Colombia’s mining minister has called for international regulation for gold similar to that imposed on the diamond trade to curb illegal mining in the country, according to US news network Bloomberg.
According to the United Nations’ commodity trade database, Colombia had reported it roughly exported 46.8 metric tons of gold with a value of more than $1.5 billion in 2016.
Colombia’s reported gold export
This gold trade, however, is virtually unregulated. Bloomberg even referred to “blood gold” as part of the informal gold industry is controlled by brutal illegal armed groups.
Less than 20% of Colombia’s gold mined illegally
The country’s mining association ACM said in December its member’ legal production accounts for less than 20% of the gold that is exported.
Contradictory claims on mining titles have led to disputes between the government, informal miners, illegal armed groups, and legal mining companies.
While the production or revenue of the informal and artisanal miners is unknown, the “blood gold” revenue of illegal armed groups has become equal to or higher than drug trafficking.
In the first decade of the 21st century, two trends intersected: soaring gold prices greatly increased the profitability of gold mining, whilst the US led “War on Drugs”, notably in Colombia and Mexico (‘Plan Colombia’ and the ‘Mérida Initiative’), sharply reduced the profitability of drug trafficking from Latin America to the USA. As a result, there were considerable incentives for the criminal groups that control the drug trade to move into gold mining, and the fragmented nature of artisanal gold mining in Latin America greatly facilitated their entry.
According to Colombia’s Mining and Energy Minister, German Arce, the regulation of the international gold trade would deal a major blow to Colombia’s illegal armed groups and curb mass pollution, Bloomberg reported.
There’s a responsibility on the part of buyers to make certain what the origin of the gold is that they are acquiring.
Mining and Energy Minister German Arce
Arce diverted responsibility from the Colombian government itself, which has made a tremendous mess over the past decade. The government’s own failure to regulate the gold rush has left both mining companies and government officials implicated in “blood gold” investigations.
During the gold boom and subsequent gold rush, former President Alvaro Uribe granted 9% of Colombia’s national territory to legal mining companies, ignoring environmental regulations, ongoing mining activity by locals and links between legal mining companies, illegal armed groups and local elites.
In 2014, the country’s third largest gold exporter and ACM member, Goldex, reported the export of 30 tons of gold. One year later, its director was arrested for allegedly laundering $970 million for an associate illegal armed group also involved in drug trafficking.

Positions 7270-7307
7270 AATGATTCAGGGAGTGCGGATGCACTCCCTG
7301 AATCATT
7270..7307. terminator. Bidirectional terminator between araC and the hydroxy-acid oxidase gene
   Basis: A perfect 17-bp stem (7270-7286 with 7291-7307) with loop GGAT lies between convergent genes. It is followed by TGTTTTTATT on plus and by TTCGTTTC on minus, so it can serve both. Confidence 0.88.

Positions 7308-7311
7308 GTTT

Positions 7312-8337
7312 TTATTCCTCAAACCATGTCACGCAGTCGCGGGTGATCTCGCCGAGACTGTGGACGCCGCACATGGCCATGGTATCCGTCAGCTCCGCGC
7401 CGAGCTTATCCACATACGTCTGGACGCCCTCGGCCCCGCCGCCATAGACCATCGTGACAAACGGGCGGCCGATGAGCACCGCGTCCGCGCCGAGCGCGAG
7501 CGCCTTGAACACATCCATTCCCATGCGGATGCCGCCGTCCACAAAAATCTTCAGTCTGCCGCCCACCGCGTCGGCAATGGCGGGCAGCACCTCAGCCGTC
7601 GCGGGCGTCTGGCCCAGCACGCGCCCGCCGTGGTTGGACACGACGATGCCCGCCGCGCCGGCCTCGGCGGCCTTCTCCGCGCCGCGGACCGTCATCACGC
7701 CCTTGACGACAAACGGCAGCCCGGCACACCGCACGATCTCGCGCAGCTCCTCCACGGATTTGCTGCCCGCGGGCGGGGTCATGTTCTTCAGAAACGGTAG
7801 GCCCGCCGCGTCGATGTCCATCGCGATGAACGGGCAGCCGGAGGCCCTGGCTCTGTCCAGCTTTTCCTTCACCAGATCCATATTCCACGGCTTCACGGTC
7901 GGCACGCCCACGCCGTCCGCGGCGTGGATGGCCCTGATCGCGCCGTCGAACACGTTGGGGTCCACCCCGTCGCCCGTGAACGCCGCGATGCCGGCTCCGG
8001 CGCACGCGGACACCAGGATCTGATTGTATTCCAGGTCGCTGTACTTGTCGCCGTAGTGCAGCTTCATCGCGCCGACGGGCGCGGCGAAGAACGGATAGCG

The Prosecutor General’s Office is preparing to open new investigations, because there are indications part of the $970 million could have ended up financing political campaigns on local and regional levels.
Newspaper El Espectador
Multiple legal gold mining companies have been accused of having used similar death squads to displace local miners or other rural Colombians to obtain legal mining titles through corrupt government officials, a practice now known as “para-economics.”
The successor of Uribe, President Juan Manuel Santos, was ordered by the Constitutional Court last month to effectively “define policies” in regards to mining, taking into account both the environment, and the rights of artisan and small to medium-size companies seeking formalization.
Last decade’s gold rush had apparently taken place without adequate legislation, while the government has often failed to recognize the distinction with ancestral mining and illegal mining.
Weeks before, Canada-based gold mining company Gran Colombia Gold, said it would seek a $700 million compensation from the Colombian state — half the country’s last year’s gold export — after the company had lost a mining title to local artisan miners.
The miners that won the lawsuit were seeking the formalization of their activities for years, but claimed they had been stonewalled by the government. Again it took the Constitutional Court to settle the matter.
Arce made no distinction between the mining carried out by illegal armed groups and miners who have failed to formalize their businesses or the artisan miners using ancestral practices.
“My fear is that there’s a lot of illegally-extracted gold that ends up in central bank vaults,” the minister was quoted as saying by Bloomberg.
Goldex was never accused of tax evasion, so a lot of the royalties paid over the exported “blood gold” has already ended up in either Colombia’s treasury or politicians’ pockets.